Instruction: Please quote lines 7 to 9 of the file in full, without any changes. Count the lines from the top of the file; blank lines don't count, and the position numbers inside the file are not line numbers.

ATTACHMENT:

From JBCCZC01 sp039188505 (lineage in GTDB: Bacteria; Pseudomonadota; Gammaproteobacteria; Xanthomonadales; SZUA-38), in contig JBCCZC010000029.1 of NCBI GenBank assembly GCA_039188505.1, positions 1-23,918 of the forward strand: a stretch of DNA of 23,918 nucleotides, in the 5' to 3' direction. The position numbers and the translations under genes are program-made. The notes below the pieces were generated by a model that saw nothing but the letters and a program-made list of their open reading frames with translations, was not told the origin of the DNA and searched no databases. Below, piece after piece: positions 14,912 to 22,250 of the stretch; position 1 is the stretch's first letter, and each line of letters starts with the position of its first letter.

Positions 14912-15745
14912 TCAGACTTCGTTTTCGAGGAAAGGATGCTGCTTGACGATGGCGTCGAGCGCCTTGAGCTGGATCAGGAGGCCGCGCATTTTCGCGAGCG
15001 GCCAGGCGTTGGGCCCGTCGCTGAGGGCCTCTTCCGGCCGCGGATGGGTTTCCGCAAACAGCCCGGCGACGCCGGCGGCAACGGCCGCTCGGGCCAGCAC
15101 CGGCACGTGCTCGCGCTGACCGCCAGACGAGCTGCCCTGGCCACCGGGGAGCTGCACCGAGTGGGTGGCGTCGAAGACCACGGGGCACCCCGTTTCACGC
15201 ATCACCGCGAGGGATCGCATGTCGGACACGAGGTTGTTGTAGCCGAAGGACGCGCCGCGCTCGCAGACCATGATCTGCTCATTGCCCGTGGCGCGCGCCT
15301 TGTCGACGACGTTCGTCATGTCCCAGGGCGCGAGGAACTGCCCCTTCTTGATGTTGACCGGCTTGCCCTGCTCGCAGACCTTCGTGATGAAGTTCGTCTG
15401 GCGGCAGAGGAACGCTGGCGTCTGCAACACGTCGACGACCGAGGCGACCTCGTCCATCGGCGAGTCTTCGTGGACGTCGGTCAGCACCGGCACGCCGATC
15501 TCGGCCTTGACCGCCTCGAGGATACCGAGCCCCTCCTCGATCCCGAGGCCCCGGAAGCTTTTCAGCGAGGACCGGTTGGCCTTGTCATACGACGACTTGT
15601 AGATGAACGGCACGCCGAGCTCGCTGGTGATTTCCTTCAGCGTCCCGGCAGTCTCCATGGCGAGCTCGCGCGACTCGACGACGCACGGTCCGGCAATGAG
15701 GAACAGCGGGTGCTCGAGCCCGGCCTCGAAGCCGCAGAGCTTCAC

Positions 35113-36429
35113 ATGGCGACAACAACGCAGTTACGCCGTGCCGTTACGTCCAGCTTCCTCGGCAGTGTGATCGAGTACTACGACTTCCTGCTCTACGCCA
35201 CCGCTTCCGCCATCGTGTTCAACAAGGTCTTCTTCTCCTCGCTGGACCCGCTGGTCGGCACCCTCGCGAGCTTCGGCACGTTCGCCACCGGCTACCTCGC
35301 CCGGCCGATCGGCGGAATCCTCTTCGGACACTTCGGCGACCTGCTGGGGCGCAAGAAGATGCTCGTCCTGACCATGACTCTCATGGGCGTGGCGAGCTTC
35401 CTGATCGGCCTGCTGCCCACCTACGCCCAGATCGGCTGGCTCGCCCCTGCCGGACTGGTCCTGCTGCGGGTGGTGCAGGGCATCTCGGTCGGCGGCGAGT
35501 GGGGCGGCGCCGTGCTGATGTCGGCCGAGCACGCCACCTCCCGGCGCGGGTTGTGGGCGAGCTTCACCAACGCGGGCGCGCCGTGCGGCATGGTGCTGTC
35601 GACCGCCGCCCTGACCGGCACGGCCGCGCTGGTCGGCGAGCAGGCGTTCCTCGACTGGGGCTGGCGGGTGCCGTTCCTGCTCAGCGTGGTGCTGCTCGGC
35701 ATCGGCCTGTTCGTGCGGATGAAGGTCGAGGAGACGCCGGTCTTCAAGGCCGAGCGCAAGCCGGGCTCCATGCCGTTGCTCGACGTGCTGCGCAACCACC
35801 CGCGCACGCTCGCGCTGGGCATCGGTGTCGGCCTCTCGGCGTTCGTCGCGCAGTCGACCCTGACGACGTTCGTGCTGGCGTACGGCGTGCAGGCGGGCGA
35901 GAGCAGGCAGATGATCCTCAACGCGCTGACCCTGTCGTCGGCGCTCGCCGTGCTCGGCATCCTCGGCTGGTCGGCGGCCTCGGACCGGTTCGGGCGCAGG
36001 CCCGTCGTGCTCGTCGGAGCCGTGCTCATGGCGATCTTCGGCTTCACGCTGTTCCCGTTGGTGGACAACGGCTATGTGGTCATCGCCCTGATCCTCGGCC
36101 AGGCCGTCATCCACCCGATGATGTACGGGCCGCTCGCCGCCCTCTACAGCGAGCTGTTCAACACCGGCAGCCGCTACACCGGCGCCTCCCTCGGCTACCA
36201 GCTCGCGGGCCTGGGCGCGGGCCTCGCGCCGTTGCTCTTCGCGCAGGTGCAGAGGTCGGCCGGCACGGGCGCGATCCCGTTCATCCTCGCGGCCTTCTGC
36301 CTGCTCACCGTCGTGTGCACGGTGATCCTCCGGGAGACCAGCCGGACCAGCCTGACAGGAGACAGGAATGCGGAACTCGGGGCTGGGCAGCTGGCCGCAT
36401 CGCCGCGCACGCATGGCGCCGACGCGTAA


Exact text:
15301 TGTCGACGACGTTCGTCATGTCCCAGGGCGCGAGGAACTGCCCCTTCTTGATGTTGACCGGCTTGCCCTGCTCGCAGACCTTCGTGATGAAGTTCGTCTG
15401 GCGGCAGAGGAACGCTGGCGTCTGCAACACGTCGACGACCGAGGCGACCTCGTCCATCGGCGAGTCTTCGTGGACGTCGGTCAGCACCGGCACGCCGATC
15501 TCGGCCTTGACCGCCTCGAGGATACCGAGCCCCTCCTCGATCCCGAGGCCCCGGAAGCTTTTCAGCGAGGACCGGTTGGCCTTGTCATACGACGACTTGT